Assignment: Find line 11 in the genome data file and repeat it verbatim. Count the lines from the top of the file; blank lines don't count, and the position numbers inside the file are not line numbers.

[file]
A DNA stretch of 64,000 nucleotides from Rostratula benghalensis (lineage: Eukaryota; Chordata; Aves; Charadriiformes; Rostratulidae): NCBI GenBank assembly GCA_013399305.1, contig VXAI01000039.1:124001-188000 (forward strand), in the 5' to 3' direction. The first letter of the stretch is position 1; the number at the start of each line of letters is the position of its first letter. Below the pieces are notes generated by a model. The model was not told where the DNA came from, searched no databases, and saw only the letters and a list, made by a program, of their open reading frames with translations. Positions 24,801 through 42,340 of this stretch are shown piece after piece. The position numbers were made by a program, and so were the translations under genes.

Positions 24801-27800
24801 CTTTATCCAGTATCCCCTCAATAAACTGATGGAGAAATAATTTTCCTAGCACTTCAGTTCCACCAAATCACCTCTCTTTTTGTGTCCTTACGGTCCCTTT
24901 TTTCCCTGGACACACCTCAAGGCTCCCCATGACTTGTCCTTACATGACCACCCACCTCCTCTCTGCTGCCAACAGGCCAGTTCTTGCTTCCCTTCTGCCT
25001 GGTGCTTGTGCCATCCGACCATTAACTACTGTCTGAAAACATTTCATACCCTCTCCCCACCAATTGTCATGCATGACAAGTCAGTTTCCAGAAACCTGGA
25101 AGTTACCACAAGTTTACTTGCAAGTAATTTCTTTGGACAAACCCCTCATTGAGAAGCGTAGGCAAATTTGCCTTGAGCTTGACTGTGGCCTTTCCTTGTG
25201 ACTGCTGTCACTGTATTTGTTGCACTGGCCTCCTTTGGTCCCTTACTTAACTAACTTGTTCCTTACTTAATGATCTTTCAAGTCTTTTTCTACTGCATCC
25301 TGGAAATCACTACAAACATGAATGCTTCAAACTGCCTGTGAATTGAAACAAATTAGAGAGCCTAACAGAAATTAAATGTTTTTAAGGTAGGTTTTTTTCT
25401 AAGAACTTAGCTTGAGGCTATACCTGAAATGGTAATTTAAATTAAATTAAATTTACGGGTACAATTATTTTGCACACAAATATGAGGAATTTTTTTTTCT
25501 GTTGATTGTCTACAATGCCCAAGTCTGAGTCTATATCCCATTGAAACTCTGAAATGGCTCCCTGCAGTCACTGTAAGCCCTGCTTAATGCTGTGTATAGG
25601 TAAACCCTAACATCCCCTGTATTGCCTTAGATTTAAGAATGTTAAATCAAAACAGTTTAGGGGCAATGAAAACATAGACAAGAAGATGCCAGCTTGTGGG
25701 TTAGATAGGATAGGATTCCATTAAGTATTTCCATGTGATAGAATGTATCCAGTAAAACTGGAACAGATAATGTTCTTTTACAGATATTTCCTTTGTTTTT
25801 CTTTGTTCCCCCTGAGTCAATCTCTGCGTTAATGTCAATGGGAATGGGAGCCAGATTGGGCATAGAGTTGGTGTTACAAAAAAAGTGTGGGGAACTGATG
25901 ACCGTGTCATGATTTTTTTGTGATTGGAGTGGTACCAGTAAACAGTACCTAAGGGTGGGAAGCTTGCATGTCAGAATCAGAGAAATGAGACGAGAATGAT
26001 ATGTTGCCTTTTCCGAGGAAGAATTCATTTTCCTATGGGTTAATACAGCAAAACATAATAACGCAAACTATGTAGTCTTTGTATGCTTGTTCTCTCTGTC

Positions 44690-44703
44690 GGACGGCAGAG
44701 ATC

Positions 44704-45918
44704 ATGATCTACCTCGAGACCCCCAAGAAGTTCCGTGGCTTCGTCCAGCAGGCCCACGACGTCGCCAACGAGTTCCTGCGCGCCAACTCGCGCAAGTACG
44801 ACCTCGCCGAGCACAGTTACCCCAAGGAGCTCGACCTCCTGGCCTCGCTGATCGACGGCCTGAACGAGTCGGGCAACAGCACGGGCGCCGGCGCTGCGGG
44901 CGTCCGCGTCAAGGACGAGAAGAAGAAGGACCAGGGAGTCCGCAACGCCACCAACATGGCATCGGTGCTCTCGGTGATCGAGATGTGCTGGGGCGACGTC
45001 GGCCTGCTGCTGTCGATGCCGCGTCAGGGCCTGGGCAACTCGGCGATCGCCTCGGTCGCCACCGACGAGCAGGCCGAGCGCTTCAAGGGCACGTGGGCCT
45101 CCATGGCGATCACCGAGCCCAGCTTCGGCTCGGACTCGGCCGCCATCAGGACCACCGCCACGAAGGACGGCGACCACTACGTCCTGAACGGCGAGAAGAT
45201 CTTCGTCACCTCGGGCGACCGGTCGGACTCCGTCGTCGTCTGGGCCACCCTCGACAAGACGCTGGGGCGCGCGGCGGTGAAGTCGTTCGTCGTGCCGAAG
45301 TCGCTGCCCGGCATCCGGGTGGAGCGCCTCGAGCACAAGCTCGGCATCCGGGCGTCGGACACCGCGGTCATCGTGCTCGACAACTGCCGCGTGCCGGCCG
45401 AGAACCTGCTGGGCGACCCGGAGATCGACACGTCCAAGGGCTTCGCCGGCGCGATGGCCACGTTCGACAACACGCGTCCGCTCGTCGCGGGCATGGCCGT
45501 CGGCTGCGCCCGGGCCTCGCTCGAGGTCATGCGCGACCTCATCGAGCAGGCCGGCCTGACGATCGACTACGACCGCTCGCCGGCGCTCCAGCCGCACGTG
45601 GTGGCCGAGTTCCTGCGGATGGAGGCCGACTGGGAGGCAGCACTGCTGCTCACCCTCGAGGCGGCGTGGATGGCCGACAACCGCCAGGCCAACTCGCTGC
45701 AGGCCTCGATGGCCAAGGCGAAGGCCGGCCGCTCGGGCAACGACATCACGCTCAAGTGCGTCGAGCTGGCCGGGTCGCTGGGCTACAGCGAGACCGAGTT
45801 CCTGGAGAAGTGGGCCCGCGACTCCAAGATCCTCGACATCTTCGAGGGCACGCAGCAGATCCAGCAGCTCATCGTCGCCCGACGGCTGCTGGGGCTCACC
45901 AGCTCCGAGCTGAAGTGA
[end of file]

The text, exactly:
25601 TAAACCCTAACATCCCCTGTATTGCCTTAGATTTAAGAATGTTAAATCAAAACAGTTTAGGGGCAATGAAAACATAGACAAGAAGATGCCAGCTTGTGGG